The Panthers were, in fact, simply the most spectacular manifestation of the Black Power era’s call for radical democracy. Black college and high school students from New York City to Greensboro, North Carolina out to San Francisco successfully transformed university curriculums and founded Black Studies programs and departments around the nation. Trade unionists in Detroit and other cities attempted to organize workers caucuses to challenge the entrenched racism of white-controlled unions. Led by Amiri Baraka, Nikki Giovanni, Sonia Sanchez and many others, the Black Arts Movement re-imagined the very contours of blackness through poetry, prose, theater, dance, music and style. Black feminists challenged sexism both in the society and in the Black Power movement itself, arguing for a more inclusive vision of Black Power that promoted a human rights agenda. Welfare mothers from New York City to Las Vegas dreamed of a guaranteed income and, when Dr. King met with them to encourage their participation in the Poor People’s Campaign, they lectured him on the intricacies of public policy. Finally, hundreds of thousands of ordinary local people backed a new generation of black politicians and successfully elected them as mayors of a range of urban cities in the 1960s through the early 1980s, including Cleveland, Gary (Indiana), Newark, Atlanta, Detroit, Chicago and Philadelphia.

Barack Obama is a direct beneficiary of this rich and varied legacy. As late as Harold Washington’s historic 1983 mayoral victory in Chicago and Jesse Jackson’s robust 1984 presidential campaign, the Black Power legacy infused black political protest, organizing and even electoral politics. Black Power’s impact was of course often blunted by the media’s refusal to acknowledge its continued existence after the mid-1970s. But something happened to black politics in the post-Black Power era, perhaps best exemplified by Jesse Jackson’s own meteoric rise from insurgent outsider to the most recognizable black power broker within Democratic Party circles. Jackson’s route followed a trajectory taken by venerable activists such as Andrew Young, John Lewis and other civil rights veterans who came to define King’s increasingly radical dream as accommodation with powerful white neo-liberals.

Jackson’s endorsement of Obama notwithstanding, the aging civil rights cadre has repudiated Obama because he threatens to cut them out of their cozy deals as intermediaries between the Democratic Party establishment and the black community. But from Black Power’s legacy we have been given Barack Obama, an intelligent, handsome and inspiring politician whose blackness has become a source of his racially transcendent appeal. Yet, when we take a closer look, Obama has all the trappings of a strong, if closeted, race man, complete with a lovely black wife, two beautiful black daughters and membership in a black church that is unabashedly Afrocentric. Until recently, Obama appeared to be more of the leader of a movement than a bona fide presidential candidate. A victory in the Iowa caucuses changed that and the Clinton campaign launched a series of racially coded, but still patently obvious, lines of attack through various proxies that brought up Obama’s substance abuse as a young man, slurred his anti-war record as a “fairy-tale,” and impugned Dr. King’s legacy by asserting that it took Lyndon Johnson to actually pass civil rights legislation. These attacks have successfully served the Clintons’ Machiavellian purposes: to out Barack Obama as a black candidate. They are also reminiscent, in their own way, of the worst kind of racial pandering engaged in by the Democratic Party’s southern wing during the post-Reconstruction era. While certainly not as blatant as Alabama governor George Wallace’s infamous “segregation then, segregation now and segregation forever” statement, the impact of the Clinton campaign’s racial politicking is similar: it casts racial difference as un-American, subversive, and a threat to the very foundations of the nation’s democracy. But, even as it successfully positions Hillary Clinton to win the party’s nomination, this strategy may have crippling long-term repercussions. As black Americans become increasingly aware of the Clinton campaign’s ugly efforts to racially swift boat Obama’s candidacy, there could be a backlash among African American voters come November.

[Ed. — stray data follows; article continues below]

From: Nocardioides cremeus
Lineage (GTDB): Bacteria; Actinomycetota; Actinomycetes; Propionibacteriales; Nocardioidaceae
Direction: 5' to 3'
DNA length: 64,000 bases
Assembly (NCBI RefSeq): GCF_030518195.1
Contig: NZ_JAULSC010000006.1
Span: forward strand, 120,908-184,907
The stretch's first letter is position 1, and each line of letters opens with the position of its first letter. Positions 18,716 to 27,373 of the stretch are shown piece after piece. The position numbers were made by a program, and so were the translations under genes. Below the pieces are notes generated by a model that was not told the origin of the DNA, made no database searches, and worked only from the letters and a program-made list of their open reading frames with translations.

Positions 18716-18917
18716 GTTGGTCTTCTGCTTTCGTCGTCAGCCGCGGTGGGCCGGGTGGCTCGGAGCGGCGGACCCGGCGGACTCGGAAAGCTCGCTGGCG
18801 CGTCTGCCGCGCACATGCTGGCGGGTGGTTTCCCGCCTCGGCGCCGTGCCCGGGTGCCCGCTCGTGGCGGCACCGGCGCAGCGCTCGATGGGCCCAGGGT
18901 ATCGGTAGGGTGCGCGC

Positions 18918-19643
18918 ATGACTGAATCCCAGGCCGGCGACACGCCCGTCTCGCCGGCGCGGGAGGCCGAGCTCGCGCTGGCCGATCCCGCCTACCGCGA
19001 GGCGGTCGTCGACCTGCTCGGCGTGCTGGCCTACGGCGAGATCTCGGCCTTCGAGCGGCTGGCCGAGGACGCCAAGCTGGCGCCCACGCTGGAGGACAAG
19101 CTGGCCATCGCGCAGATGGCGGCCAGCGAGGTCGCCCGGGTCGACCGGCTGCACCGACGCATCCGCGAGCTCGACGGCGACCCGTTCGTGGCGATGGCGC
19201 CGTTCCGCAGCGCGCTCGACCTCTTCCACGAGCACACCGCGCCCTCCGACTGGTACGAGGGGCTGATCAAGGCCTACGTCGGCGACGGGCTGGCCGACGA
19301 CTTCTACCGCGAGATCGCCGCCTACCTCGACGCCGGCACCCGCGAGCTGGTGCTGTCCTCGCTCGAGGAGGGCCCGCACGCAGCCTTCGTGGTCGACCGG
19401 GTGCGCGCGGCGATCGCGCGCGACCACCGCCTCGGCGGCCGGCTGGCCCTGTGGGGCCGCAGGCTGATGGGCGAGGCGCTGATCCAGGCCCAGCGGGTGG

By playing the race card, the Clintons have successfully pivoted the Democratic primary away from substantive political issues (e.g., the war in Iraq) and turned it into a debate over which oppressed group (blacks or women) deserves the nomination. Gloria Steinem’s New York Times op-ed piece, published in the aftermath of Clinton’s loss in Iowa, set the tone for this storyline, arguing that black men had received the right to vote fifty years before white women while conveniently ignoring that most blacks could not exercise that right until 1965 because of racial apartheid in the South. Predictably, as attacks by prominent white politicians and ex-president Bill Clinton on Obama mount, the black community has rallied with the latent sense of nationalism that is always bubbling beneath the surface. For all intents and purposes, Obama has now been outed as a black candidate, the very moniker his entire campaign had successfully avoided. By promoting a robust version of the American Dream, albeit in Technicolor, Obama’s campaign had heretofore avoided that perception.

This need not be the political Achilles heel that many might imagine. After all, contrary to popular opinion, the Black Power Movement fought for bread and butter issues that made an impact on the lives of all Americans, including good public schools, decent housing, healthcare and gainful employment. While activists looked for racially specific solutions to problems rooted in slavery, a variety of multi-ethnic and racial groups looked to the movement as a broad template for social and political justice goals. In this sense, contemporary discussion of multiculturalism and diversity are rooted in the radically democratic ethos of the Black Power era. Obama has recently come under attack for comments suggesting that Ronald Reagan’s presidency reflected a deeper more substantive change in America than Nixon or Clinton. I absolutely concur, even as I vehemently object to the Reagan era’s acceleration of black poverty, incarceration and misery. Reagan’s presidency in many ways represented a counter-revolution to the search for “land, peace, bread, and justice” advocated by the Black Panthers. Obama’s legacy is still unfolding before our eyes. Ironically, the key to achieving the broad, racially transcendent impact that his soaring rhetoric aspires towards may lie in lessons taught by a Black Power Movement whose legacy Obama is unlikely to ever publicly claim.


Peniel E. Joseph

Peniel E. Joseph is associate professor of African and Afro-American Studies at Brandeis University. He is the author of the award-winning Waiting 'Til the Midnight Hour: A Narrative History of Black Power in America (Holt, 2006) and editor of The Black Power Movement: Rethinking the Civil Rights-Black Power Era (Routledge, 2006). A native New Yorker (and former Brooklyn resident), he is writing a biography of activist Kwame Ture (Stokely Carmichael).


The Brooklyn Rail

FEB 2008